While some types of engineered wood may not be the best choice for most wood-crafting projects, most of them make for an excellent backing material for crafts and installation art. Most types of engineered wood are pretty sturdy and have the ability to be both tapped and nailed with ease. In some instances, engineered wood can be waterproofed for exterior use too.
While solid wood flooring is seen as the high-end option when it comes to flooring, it can be very difficult to tell the difference between solid wood flooring and engineered wood flooring with a high-quality veneer. Engineered wood flooring can last just as long as solid wood flooring, and often requires far less maintenance.
However, this does depend on what it’s made of and the finish it’s fitted with.
Engineered wood is a really common component when in the furniture production and upholstery industry. Engineered wood is used as the backing and baseboards for couches and armchairs, as it has the perfect rigidity-to-flexibility ratio to support the weight of a few people. Engineered wood is used because it is far cheaper than other alternatives.
Where to Buy Wood
Now that you know what types of wood are available for purchase, we thought that we would show you where to buy wood depending on where you live and what resources you have available to you. Without further ado here is where to buy wood for woodworking and pretty much anything else you’d need wood for.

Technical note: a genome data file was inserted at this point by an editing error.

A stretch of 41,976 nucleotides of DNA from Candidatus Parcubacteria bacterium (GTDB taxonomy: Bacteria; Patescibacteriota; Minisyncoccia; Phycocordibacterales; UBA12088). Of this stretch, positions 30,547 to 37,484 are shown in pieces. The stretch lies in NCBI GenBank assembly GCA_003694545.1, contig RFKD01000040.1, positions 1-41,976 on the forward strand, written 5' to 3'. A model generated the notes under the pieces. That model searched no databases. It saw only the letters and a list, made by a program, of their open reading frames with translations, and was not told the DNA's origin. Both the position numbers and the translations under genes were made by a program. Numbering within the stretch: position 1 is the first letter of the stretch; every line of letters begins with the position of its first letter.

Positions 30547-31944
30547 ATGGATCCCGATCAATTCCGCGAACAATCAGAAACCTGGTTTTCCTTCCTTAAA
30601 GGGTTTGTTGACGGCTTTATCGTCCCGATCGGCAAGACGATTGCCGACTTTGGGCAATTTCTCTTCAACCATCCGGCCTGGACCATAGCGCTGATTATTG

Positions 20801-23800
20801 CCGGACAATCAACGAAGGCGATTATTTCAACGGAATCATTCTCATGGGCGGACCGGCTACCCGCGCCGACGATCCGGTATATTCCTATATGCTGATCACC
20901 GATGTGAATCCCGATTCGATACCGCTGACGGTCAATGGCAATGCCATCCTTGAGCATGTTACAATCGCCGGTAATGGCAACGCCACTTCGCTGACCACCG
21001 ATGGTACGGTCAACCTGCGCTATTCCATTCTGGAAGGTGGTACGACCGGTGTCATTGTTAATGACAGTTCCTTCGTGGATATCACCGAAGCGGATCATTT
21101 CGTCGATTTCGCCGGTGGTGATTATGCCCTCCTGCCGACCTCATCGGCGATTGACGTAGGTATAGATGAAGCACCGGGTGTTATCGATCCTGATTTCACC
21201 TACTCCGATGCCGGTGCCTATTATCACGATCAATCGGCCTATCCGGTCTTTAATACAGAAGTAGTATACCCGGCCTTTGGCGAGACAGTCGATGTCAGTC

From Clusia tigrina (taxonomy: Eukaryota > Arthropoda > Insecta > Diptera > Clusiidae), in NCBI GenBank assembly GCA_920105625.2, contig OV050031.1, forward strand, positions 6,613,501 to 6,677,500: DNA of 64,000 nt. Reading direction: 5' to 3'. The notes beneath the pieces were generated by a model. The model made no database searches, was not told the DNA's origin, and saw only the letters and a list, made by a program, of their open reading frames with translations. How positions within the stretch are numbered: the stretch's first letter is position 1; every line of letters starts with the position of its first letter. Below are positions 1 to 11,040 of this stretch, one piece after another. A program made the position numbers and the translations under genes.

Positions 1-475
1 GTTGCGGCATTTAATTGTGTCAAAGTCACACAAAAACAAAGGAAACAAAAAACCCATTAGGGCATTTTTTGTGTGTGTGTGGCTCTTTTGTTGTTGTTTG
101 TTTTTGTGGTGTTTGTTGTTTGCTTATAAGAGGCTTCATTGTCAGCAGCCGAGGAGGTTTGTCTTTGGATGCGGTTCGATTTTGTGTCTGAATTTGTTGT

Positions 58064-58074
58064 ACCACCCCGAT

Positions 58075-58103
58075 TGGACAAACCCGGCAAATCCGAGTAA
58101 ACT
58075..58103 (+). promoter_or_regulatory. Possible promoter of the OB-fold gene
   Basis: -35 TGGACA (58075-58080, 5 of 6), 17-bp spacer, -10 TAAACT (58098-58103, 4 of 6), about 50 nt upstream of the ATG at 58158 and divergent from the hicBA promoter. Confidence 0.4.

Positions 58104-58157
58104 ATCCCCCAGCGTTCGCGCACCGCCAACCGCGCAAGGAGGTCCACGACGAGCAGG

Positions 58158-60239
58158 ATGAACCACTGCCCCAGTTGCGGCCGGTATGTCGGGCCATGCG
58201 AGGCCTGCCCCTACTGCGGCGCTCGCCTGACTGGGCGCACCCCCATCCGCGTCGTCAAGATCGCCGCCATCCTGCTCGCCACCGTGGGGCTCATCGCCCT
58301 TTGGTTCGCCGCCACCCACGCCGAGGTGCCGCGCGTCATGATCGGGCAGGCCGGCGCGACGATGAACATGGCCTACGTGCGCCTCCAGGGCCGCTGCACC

Buying Wood Online
When searching for where to buy wood for woodworking, you’ll likely come across a number of online resources. Buying wood online is a relatively new service, but it has all the hallmarks of buying pretty much anything else online. As you probably know, there are a few unspoken rules when buying things online that you should follow to avoid disappointment. Due to a global lumber shortage buying wood online has become increasingly popular, with retailers like Amazon and Home Depot seeing a huge uptick in online sales over recent years.
These retailers have the buying power to keep their stock at the ideal levels while allowing customers unfettered access to lumber from all over the country. Buying wood online is certainly convenient when compared to lugging yourself down to a physical store, having to look through lumber shelf by shelf, and then courier that lumber home by yourself. This is why the answer to the question “where to buy wood for woodworking” has gradually become “online” as opposed to your local lumber yard.